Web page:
Originally published in 2007
The train came out of the tunnel and I looked out to see the dark clouds. Fear came over me as I remembered that I didn’t have an umbrella. I hoped that I would make it to my station before the rain began, but there it was, that first drop on the window.
We reached my station and I stepped out onto the platform and I could feel moisture. I reached for my green sweater to cover up the white blouse I wore, a necessity that created yet another source of heat in an already unbearably humid day.
I walked up to just inside the door and hesitated. Should I run and try to beat the storm or should I stay here and wait it out with the other commuters? Without further hesitation I chose to leave the safety of shelter and surrendered myself to the downpour. I meant to run to my destination as I was in a hurry, but as I felt the first cool drops against my skin I chose to embrace them and walk instead.
The coolness of the water provided a surprising relief from the heat. I felt a sense of freedom as I looked up to the sky and the drops streamed down my face. I wanted to skip, I wanted to dance, I wanted to play; because for a moment I was a child again. I was free from worries and naïve in my amazement at the simple beauty of a life we make complex. I wanted to turn and invite those who had chosen shelter to join me in feeling the coolness, in feeling the wonder.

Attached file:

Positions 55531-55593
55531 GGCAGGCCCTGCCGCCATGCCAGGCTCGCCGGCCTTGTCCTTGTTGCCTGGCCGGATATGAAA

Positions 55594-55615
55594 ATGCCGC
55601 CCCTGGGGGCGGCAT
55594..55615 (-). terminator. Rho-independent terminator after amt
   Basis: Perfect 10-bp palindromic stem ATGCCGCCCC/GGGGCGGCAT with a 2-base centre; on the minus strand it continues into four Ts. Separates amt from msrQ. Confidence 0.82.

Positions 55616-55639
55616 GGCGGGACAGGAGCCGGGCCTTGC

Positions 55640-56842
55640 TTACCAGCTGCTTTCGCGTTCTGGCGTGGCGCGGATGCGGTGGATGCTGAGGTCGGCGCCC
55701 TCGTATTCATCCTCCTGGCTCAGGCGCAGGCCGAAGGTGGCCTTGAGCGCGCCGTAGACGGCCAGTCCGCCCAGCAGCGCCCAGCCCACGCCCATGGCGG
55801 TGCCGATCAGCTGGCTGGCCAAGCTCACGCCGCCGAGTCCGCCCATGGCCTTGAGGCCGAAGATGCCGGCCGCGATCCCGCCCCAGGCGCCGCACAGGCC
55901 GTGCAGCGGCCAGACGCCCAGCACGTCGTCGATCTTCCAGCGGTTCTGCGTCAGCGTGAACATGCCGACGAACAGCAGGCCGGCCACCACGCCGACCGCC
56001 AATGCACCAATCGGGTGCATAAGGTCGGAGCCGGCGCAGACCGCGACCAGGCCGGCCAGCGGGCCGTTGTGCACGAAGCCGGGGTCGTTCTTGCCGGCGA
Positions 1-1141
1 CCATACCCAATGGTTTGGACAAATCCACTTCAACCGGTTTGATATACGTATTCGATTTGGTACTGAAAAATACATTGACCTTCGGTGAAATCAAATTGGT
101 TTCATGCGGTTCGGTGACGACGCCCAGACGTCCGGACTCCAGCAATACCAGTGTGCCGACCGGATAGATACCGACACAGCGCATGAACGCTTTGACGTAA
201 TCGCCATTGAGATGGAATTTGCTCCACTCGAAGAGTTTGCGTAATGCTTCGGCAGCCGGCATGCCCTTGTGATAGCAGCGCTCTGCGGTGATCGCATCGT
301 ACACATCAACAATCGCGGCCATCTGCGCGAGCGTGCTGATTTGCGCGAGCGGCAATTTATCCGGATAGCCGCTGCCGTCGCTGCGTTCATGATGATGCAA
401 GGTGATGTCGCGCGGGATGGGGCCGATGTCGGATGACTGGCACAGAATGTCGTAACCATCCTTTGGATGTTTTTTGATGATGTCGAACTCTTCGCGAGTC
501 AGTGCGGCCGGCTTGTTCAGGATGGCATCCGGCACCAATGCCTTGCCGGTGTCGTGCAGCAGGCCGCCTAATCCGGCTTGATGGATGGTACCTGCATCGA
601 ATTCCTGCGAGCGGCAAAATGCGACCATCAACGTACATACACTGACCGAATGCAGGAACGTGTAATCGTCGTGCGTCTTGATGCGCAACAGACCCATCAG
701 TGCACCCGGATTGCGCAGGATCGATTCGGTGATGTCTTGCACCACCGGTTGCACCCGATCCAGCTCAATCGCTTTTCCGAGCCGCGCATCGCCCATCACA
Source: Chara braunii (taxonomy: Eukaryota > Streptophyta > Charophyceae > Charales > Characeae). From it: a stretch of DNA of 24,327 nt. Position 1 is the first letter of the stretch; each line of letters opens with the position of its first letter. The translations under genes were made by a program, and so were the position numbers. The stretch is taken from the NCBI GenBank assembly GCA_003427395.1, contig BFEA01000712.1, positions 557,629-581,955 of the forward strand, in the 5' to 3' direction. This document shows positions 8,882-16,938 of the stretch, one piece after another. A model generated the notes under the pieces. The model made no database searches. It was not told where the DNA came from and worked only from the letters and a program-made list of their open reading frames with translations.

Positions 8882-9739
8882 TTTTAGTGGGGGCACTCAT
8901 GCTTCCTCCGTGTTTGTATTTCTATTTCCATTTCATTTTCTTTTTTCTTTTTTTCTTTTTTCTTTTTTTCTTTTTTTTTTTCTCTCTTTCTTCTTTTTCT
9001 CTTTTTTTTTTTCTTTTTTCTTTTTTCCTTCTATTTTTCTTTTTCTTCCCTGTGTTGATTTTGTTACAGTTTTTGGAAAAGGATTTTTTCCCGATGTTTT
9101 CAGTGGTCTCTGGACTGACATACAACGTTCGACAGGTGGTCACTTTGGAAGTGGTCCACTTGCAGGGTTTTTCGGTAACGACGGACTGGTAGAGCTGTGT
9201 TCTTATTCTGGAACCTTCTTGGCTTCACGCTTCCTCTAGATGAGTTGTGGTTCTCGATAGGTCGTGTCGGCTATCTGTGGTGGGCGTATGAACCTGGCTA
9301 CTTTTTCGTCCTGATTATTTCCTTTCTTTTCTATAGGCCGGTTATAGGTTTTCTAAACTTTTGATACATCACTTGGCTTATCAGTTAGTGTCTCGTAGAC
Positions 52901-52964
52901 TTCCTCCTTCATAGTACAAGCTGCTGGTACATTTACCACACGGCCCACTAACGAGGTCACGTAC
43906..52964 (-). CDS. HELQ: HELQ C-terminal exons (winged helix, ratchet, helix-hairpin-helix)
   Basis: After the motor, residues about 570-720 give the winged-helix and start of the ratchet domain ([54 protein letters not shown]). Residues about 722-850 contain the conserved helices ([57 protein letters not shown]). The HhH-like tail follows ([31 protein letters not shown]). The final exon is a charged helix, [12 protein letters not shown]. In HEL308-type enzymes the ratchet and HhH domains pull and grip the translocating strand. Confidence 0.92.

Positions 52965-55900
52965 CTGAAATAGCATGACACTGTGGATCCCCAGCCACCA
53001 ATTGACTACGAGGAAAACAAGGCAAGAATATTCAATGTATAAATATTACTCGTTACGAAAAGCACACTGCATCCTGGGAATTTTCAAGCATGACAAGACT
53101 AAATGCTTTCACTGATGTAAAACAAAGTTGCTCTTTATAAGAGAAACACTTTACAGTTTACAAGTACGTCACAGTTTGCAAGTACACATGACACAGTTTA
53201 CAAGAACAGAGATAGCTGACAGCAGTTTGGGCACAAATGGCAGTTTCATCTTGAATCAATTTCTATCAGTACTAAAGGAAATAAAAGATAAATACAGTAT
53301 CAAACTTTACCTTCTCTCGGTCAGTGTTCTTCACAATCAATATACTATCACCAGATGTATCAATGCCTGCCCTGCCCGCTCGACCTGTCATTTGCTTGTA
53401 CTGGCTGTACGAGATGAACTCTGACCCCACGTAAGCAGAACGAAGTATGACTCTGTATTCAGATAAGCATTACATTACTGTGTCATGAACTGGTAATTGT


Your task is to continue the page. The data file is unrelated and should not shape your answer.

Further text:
Then I reached my destination and the moment was over. I no longer felt cool, but instead cold. I no longer felt free, but rather the weight of the burdens of adulthood. I felt wet and tired. I wanted to run back and relive that beautiful moment over and over again, but with a sense of sadness I knew that it was over; there wouldn’t be a do-over. That moment would just have to live inside my mind, burned into memory like a photograph to be pulled out as a reminder that I am strong enough to let go, even if for just a moment.